This past week has had some tough events that have left the region in a reflective mood. In Uganda the sad news that a one Susan Magara who had been kidnapped and held by her tormentors for over 20 days was found dumped by the roadside, lifeless.
This sad event cast a light on the role of security officers in ensuring the safety of all us but also on individuals being more cautious about their own security.
The commentary on how the state in Uganda has on different occasions failed the citizenry on matters concerning security has been paired with pieces of advice circulating in WhatsApp groups on how individuals can try to stay safe.
As we hope for the culprits of this heinous crime to be brought to book we should continue to look out for each other and cooperate with security operatives whenever we can.
In Kenya, the story of Kenyatta National Hospital surgeons performing brain surgery on the wrong patient is really mind numbing (no pun intended). It caused a lot of uproar on the levels of professionalism in the hospital.
Some even joked that you could walk in with a pot belly and you get a caesarean section performed on you! Others called for the top management to take responsibility and resign.
Of course each time people call some of our leaders to resign for overseeing poor service delivery, it comes off as a joke. It very rarely happens and our newspaper archives are full of headlines with adamant leaders shouting “I will not resign.” A lot of this arrogance stems from the fact that many times these so called leaders forget what their duties and responsibilities really are. When they fail to deliver what is expected of them they do not even see their own failures and own up to them.
They instead turn around and look at any criticism as a personal attack. In some countries they will even spread their insecurities to rope in whole communities and expect their community to rally behind them and save them.
Imagine an incompetent person using his community as a form of job insurance? Once they have secured this community protection they feel they cannot even be fired because their people will be ‘angry’ and not vote properly in the next election. This kind of attitude simply serves to enslave people with administrative mediocrity.
It was therefore heart warming to hear that during the recent Leadership Retreat or Umwiherero as it is better known in Rwanda, President Paul Kagame urged leaders to adopt a culture of serving with humility and hard work. This newspaper reported that he also reminded them not to get carried away by self importance, a message that applies to all of us.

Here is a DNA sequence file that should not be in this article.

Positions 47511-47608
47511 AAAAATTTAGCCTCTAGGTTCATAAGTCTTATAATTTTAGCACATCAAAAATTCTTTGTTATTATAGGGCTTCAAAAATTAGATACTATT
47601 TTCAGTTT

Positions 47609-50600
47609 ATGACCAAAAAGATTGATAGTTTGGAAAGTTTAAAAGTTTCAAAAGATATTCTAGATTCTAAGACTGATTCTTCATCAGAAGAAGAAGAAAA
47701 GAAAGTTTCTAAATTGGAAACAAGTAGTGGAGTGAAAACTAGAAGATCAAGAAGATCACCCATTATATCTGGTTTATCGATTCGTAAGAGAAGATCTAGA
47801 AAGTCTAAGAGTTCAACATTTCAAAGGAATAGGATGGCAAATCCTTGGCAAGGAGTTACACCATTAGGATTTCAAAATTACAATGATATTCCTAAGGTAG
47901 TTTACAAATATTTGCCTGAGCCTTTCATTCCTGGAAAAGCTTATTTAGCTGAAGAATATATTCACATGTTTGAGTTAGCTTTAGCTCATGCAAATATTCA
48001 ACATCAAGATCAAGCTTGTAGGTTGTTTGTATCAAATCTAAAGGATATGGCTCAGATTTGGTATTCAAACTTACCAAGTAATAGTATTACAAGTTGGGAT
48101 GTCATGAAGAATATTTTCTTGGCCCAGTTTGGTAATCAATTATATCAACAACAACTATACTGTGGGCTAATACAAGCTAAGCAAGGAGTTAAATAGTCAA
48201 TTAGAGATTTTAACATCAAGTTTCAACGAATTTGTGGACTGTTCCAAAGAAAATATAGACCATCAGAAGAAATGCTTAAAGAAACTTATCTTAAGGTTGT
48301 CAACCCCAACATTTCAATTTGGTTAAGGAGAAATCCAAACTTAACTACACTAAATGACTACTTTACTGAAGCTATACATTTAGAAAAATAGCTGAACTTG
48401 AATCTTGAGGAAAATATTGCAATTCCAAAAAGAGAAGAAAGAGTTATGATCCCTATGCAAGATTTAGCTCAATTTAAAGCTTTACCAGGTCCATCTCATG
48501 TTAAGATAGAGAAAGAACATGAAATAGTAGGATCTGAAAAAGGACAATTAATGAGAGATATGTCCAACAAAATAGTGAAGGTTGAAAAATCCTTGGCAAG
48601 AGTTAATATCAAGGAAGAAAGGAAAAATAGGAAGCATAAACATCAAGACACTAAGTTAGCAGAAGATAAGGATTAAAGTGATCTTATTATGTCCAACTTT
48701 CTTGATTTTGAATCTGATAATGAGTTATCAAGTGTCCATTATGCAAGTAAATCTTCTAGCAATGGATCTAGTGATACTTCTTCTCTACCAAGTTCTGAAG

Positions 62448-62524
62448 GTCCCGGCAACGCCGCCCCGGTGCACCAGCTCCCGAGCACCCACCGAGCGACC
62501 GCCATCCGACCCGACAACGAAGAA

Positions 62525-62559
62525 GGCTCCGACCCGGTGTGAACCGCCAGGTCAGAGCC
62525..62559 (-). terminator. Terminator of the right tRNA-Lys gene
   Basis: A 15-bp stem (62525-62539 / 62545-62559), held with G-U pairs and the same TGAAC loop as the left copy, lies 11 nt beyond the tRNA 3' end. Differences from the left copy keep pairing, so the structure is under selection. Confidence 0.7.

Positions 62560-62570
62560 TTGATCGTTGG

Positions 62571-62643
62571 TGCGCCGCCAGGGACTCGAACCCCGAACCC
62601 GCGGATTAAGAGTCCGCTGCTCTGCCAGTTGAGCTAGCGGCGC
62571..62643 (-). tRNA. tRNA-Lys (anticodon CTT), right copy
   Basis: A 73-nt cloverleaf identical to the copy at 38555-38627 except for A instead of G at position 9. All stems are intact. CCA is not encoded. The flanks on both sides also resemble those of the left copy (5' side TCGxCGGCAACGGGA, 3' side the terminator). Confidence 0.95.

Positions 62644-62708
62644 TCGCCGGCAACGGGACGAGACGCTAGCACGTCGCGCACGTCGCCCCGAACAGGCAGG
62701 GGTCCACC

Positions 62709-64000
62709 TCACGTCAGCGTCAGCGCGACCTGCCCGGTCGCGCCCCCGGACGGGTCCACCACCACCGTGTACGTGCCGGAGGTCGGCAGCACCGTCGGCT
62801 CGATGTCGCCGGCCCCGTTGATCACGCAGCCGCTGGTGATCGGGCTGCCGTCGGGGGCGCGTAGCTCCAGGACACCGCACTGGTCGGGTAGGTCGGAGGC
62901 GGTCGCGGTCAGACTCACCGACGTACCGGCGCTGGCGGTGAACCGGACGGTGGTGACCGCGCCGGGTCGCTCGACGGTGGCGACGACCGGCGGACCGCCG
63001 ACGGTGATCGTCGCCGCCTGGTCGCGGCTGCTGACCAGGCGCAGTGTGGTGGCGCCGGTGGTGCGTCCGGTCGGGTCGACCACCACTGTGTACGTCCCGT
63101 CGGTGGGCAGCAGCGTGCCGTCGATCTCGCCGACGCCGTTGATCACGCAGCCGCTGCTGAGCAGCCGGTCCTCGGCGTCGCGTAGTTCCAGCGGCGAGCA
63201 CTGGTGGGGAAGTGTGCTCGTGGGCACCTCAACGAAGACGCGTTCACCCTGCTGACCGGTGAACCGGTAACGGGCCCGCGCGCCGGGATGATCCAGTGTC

If you look closely the leaders who perform worst at their duties are the same ones drowning in self importance and lack of humility. The ones who feel they are doing a favour to the wanainchi and everyone should just bow their heads when in their presence. There is no way you can expect either good service delivery or even accountability from people with such egos.
In his message President Kagame complained that valuable time is spent in according protocols to senior government officials while burdening the people. It is important to note that it will take quite a lot of work for this attitude to be corrected.
Often times, when people get into such offices they see it as a reward and that it is their turn to enjoy (or eat). So they start to demand undue respect and even fear from those they interact with.
Even when they are out of their known work spaces you may hear some of them burdening others with stupid questions like, “Do you know who I am?” or “You need to know people.” When such people fail to do their job, they look at anyone who questions their abilities as being disrespectful and not understanding that their job is so tough and so we ought to be patient with them.
This toxic attitude also easily trickles down to other areas of society. It is common to find leaders at the grassroots level who are hardly ever in office and when they are, want to be bribed to do the same jobs they draw a salary for. We all have a lot of work to do in ensuring that people with responsibilities and duties are aware of them and do a good job and when they fail us, we call them out sternly.